Making art speak: Researchers help blind access Milner’s Child Art Collection
Milner Library is home to one of the most impressive collections of children’s art in the world. With over 8,600 pieces of artwork collected from over 50 countries, the International Collection of Child Art provides valuable insight into different cultures and offers a glimpse into the way children think and express themselves.
It’s a resource that benefits study in childhood development, art, anthropology, education, and many other fields. But if a scholar from any of these disciplines wanted to benefit from the collection, the images would need to be seen.
This is a barrier that would seem insurmountable for a person with a visual impairment.
Milner Library’s Art, Theatre, and Dance librarian, Kathleen Lonbom, M.F.A. ’84, has been working to make the International Collection of Child Art available to everyone, including those who are fully or partially blind.
A few years ago, Milner received an $85,934 Library Services and Technology Grant from the Institute of Museum and Library Services to digitize the Child Art Collection. Around the same time, the Illinois Information Technology Accessibility Act, passed by the legislature in 2007, provided the initiative to make images available to those with a visual impairment.
Rethinking how the collection could be used by those with a visual impairment gave Lonbom, who has a background in visual arts, the occasion to reassess what was possible for Milner’s collections.
“This was a really new concept to me. And one that made me really stop, pause, and think very deeply about what it was we were going to do with this collection,” Lonbom said. “This was something I had to learn.”
To comply with state guidelines, Lonbom discovered the library needed to develop audio descriptions of each newly digitized image. But what would those descriptions say? And how should those descriptions sound?
Lonbom was given a half day of training from the state of Illinois on the basics of creating accessibility for the visually impaired. Harder to pin down was how to express the nuance of a piece of visual art through audio. Describing images such as maps or historical photographs is one thing. Conveying the vibrancy present in a 6-year-old’s watercolor is something a bit more complex.
“My training didn’t stop with the state. Actually, the thing it did was make me hungry for more knowledge about how to create this avenue of accessibility,” Lonbom said.
A pursuit of additional training at the Kennedy Center’s Leadership Exchange in Arts and Disability Conference workshops introduced Lonbom to a community that works with audio descriptions.
Over the course of the last several years Lonbom has engaged in research to investigate ways to present Milner’s images to the blind. Included was a pilot project to investigate the development of effective audio descriptions.
To assist with the research, students majoring in education, art, technology, special education, English, and psychology participated in project groups. The team, aided by a Milner digital imaging specialist, Erica Holden, who has a background in audio production, wrote descriptions and recorded them in a sound booth located in the library.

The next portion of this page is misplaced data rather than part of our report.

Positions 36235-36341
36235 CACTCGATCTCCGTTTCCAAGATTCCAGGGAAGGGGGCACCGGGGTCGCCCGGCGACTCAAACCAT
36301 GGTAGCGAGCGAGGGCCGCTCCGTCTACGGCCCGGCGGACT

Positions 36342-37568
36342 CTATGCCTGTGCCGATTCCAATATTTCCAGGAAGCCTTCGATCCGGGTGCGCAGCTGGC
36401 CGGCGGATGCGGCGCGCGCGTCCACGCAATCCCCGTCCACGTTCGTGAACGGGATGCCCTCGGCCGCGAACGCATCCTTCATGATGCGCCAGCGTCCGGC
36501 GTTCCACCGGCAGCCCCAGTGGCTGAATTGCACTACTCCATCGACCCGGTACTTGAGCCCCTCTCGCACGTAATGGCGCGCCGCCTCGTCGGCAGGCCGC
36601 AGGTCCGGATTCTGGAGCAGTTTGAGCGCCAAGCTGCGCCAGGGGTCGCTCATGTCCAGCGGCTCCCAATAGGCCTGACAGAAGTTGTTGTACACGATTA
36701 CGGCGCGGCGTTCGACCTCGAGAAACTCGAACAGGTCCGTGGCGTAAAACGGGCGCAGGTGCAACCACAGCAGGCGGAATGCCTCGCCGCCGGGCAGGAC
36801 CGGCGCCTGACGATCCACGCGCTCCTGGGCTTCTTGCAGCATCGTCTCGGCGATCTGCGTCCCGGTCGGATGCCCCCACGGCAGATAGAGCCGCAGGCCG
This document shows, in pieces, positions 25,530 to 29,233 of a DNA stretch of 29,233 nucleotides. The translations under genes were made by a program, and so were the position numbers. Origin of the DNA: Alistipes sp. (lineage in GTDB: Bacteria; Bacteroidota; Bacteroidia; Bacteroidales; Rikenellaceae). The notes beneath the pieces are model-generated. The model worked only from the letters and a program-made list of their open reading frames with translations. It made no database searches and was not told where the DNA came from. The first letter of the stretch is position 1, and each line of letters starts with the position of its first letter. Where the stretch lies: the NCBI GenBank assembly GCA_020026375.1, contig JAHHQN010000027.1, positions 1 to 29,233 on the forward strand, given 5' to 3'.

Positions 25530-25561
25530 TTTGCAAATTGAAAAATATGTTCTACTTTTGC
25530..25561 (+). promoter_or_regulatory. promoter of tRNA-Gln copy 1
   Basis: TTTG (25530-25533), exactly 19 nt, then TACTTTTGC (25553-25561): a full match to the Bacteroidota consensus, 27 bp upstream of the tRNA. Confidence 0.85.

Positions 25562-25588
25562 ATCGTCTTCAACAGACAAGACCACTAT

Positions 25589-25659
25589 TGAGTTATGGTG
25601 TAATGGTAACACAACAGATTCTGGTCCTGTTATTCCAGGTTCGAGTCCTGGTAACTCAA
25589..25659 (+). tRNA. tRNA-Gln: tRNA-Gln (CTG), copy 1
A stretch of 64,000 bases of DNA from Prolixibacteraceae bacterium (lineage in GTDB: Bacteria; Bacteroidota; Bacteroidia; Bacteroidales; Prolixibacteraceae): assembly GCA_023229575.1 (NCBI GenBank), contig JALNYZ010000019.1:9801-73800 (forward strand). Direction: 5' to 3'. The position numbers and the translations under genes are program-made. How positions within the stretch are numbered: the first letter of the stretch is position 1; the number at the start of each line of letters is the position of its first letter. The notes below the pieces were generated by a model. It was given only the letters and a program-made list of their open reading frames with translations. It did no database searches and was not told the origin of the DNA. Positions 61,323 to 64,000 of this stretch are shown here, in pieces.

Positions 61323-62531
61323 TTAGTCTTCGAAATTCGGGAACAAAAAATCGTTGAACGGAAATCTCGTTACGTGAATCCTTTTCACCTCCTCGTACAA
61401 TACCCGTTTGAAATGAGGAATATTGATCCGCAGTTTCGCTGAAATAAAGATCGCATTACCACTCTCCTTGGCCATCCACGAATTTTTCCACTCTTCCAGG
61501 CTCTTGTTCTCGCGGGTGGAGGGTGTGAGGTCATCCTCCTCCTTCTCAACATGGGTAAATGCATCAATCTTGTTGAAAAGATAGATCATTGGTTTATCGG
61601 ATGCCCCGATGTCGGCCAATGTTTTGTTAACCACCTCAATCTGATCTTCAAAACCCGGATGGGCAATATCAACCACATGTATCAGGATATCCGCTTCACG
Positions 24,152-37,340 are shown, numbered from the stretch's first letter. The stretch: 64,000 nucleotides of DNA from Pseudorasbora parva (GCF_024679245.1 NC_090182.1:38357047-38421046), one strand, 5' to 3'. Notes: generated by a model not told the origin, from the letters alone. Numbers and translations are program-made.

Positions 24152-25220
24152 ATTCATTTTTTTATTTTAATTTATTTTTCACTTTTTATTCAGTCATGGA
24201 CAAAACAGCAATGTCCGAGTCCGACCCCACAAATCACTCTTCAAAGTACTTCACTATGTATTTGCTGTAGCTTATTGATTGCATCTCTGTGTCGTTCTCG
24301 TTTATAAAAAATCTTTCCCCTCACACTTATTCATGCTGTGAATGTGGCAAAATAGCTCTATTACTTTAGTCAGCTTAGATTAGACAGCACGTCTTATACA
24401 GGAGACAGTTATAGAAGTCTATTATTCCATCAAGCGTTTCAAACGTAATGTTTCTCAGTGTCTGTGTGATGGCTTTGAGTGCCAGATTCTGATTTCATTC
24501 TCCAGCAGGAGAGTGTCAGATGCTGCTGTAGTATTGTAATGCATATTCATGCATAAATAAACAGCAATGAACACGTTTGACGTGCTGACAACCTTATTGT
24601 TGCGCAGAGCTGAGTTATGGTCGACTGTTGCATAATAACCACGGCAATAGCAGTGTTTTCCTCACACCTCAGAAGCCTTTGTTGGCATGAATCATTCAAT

The student research assistants reviewed each other’s drafts in written form and critiqued the language and what it would mean for someone with partial or total blindness.
Alzbeta Homolkova, a senior psychology major who worked in a project group last year, found that the review illuminated the challenges of interpreting a visual medium. Looking at a child’s drawing of a figure as an example, Homolkova noted, “One person would say, ‘That person looks like they are happy.’ Another person would say, ‘They look cold.’”
One technique involved testing the audio description with a student to whom the picture was unknown. The student who hadn’t seen the image would try to draw a re-creation of the artwork having only the description as a resource.
“It was always fun to see how everyone interprets the pieces differently,” said Anna Jahncke, an art education major who worked in one of the project groups. “This was also helpful to come to understand the importance of every descriptive word.”
As some of the images in the collection were four decades old, and from a variety of countries and cultures, the project groups needed to do research to make sure to capture the context of the piece of artwork.
Once the descriptions passed the test of the review process, the audio descriptions were recorded and the images were posted in an accessible format online.
With the click of a mouse, the visually impaired were now able to hear what others were able to see.
Not only has the project enhanced Milner’s digitized Collection of Child Art, but the process of creating the audio descriptions has proved to be a valuable learning experience for students.
“I would love to see this be part of the curriculum at the graduate level,” Lonbom said. She said if students were tasked with the exercise of creating accessibility options for visual media, the process would make a lasting impression.
“Taking into account the low vision/blind population, would just become standard,” Lonbom said. “It would become routine. There are fascinating directions technology is taking image description. Both Google and Stanford University have developed models that generate natural language descriptions of images. The potential is quite exciting.”